Returning to University? A Mindful Mental Health Guide to Coping With COVID-19 Stress

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Oct 1, 2020
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As the situation with COVID-19 continues to evolve, feelings of uncertainty, anxiety, and fear can be overwhelming, especially as you prepare to go back to university. Dealing with sudden changes to your regular schedules and worry about what comes next for the upcoming academic year can cause strong emotions, including feeling helpless and unsure of what to do as well as social withdrawal and isolation.

These challenging times fuelled by the latest news updates can be very unsettling. We wanted to try and help with some mindful tips and suggestions on how to cope with pandemic stress now and ongoing, as we continue to recover over the next few months. Read through and share with anyone else in need…

Take a Break From the News.

Repeatedly hearing about the pandemic or seeing COVID-19 news as you scroll through social media can give you information overload and can often be very upsetting. So making an effort to switch off your screens once in a while, will not only help you be more productive but also help reduce news induced stress.

Maintain a Mindful Routine.

Life right now can seem a little messy and unexpected, so creating a mindful routine, will help your mental focus, reduce procrastination, improve time management, and goal accomplishment. Try to start your day at about the same time each day and begin with your academic goals in mind. Also, find time for some physical activity, as it is very good for your mental health, perhaps try a virtual yoga class or get some fresh air by going on a walk, run, or bike ride.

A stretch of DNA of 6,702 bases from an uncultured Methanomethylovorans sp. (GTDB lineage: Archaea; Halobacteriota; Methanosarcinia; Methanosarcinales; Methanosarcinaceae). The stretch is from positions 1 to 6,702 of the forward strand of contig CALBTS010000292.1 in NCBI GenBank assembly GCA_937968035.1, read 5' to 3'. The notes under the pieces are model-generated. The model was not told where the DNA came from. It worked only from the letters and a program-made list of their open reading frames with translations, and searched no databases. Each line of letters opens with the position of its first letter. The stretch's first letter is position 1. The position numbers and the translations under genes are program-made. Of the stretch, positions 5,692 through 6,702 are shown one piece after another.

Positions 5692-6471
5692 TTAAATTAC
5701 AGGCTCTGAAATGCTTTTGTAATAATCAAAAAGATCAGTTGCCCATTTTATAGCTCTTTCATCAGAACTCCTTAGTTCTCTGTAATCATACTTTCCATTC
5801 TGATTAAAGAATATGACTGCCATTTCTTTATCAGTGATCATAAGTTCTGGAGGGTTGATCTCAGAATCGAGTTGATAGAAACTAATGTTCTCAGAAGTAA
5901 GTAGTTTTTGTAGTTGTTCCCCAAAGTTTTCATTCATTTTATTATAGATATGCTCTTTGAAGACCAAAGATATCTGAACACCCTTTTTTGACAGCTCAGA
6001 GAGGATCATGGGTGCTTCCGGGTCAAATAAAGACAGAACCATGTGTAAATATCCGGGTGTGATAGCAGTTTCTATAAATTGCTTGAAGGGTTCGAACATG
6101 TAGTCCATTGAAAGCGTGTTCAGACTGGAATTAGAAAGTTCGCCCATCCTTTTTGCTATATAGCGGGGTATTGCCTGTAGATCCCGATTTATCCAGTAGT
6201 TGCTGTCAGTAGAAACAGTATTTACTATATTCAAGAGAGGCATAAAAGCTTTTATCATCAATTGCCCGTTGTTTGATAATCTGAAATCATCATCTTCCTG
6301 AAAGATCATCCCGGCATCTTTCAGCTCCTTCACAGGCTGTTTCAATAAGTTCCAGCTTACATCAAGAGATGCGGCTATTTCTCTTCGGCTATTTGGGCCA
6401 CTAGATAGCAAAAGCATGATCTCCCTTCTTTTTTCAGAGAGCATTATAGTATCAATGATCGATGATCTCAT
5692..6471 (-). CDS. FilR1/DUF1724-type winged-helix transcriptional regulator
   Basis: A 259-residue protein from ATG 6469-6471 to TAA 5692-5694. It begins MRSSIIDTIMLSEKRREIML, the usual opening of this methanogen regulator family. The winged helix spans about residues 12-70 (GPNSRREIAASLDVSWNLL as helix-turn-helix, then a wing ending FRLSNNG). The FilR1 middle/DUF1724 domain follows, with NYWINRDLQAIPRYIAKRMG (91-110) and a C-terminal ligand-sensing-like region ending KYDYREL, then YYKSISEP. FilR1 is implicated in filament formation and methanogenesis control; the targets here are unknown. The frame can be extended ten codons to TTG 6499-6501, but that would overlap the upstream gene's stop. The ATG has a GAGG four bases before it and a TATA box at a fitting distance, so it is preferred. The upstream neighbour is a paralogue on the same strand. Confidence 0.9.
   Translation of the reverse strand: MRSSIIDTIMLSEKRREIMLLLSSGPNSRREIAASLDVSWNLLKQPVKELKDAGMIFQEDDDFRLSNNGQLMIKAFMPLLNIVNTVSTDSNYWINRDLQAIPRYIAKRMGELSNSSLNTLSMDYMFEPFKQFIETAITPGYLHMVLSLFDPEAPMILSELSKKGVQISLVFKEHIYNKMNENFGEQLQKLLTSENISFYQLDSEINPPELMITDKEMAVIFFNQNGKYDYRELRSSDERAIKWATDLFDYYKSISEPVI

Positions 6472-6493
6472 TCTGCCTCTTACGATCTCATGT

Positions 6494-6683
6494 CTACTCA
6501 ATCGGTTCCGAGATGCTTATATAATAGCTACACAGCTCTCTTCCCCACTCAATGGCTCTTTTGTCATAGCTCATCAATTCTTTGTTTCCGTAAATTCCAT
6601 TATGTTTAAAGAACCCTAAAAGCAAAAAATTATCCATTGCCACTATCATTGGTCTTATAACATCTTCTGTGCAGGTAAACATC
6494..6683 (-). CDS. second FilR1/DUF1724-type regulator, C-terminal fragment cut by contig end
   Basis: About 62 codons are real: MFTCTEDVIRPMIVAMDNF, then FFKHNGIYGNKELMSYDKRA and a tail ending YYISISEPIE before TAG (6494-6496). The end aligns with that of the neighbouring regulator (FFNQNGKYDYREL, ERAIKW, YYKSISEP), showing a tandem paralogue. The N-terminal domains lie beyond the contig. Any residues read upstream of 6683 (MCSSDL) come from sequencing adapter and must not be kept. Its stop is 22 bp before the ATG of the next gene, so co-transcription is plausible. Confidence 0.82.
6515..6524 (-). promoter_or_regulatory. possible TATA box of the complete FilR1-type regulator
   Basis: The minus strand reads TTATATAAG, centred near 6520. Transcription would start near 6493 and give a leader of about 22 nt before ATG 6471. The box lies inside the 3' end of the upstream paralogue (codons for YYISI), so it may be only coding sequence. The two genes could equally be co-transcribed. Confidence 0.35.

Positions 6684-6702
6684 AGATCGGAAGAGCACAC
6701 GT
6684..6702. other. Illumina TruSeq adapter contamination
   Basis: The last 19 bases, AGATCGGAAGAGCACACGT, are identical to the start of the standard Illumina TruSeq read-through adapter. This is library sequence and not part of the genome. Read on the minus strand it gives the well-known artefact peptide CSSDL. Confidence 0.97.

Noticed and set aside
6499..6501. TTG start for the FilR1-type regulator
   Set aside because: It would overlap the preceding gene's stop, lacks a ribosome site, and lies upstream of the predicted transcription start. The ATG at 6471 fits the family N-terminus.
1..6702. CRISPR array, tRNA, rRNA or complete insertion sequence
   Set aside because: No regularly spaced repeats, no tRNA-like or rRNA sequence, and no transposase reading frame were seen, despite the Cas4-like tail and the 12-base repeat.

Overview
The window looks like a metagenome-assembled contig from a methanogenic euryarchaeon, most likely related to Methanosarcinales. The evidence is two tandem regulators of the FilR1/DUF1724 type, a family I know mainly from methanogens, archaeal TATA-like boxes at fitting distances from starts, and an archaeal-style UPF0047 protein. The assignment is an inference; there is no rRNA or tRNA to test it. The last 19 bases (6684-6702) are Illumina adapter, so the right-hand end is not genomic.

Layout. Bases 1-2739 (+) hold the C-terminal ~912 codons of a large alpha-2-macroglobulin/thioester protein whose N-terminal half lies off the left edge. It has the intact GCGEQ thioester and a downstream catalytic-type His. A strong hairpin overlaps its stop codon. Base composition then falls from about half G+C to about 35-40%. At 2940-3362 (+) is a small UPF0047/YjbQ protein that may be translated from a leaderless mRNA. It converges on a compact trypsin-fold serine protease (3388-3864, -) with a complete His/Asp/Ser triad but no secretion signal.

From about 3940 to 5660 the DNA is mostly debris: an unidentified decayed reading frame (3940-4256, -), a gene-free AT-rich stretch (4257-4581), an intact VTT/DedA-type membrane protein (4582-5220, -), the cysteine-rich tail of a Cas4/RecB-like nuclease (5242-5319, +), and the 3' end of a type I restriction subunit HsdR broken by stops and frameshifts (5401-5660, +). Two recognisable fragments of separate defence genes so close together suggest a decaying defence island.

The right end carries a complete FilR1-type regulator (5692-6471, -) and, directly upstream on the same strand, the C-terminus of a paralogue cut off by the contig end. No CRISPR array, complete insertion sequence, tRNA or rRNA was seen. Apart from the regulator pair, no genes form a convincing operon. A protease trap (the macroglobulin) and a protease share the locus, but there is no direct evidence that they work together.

Take Care of Your Body and Mind.

Aside from staying safe, through the WHO guidelines for dealing with the coronavirus, it is particularly important to remember self-care. Eating a well-balanced diet and incorporating supportive supplements into your daily life, will ensure you get all the essential nutrients you need. Also, adopting a meditation practice helps manage and alleviate anxiety, which at this time is often caused by being in the middle of a pandemic.

And if meditating isn’t something that comes easily to you or you have difficulty focusing on your breathing, you can deal with COVID-19 stress and stay calm in your busy daily life using Melo, our guided breathing exercise device. Melo uses both light and haptic feedback to focus you on the ebb and flow of your breath bringing more clarity and control to your daily tasks.

Make Time to Unwind.

As easy as it is to get caught up in your coursework, take some time out of your day to do something that you enjoy so you’ll be able to better handle life’s stresses. Even if it's just 15 to 20 minutes of trying out a new hobby, perhaps sketching to express yourself creatively or listening to a “feel good” playlist.

Connect with others.

Although, this time can feel somewhat isolated, don’t forget that there are still ways to connect socially. Making friends virtually via your universities’ forums, classes, and online events, sharing experiences can help bring some solidarity and build new relationships. Additionally, keeping in touch with your family and friends can help keep some familiarity within your new environment.

Get a Good Night's Sleep.

Maintaining a consistent sleep schedule is very important as the less sleep you get, your body increases its levels of stress hormones.simple and mindful night-time routine will help you let go of the day’s tensions and get a good night’s sleep.

Regardless of whether you are worried about returning to university in a pandemic or not, notice how you feel and be mindful of your emotional health. Feel free to use our suggestions and do whatever you can to take care of yourself, and to protect your current and long-term mental and physical wellbeing.

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TheaWellbeing and its materials are not intended to treat, diagnose, cure, or prevent any disease. All material on is provided for educational purposes only. Always seek the advice of your physician or a qualified healthcare provider for any questions you have regarding a medical condition, and before undertaking any diet, exercise, or other health-related programs.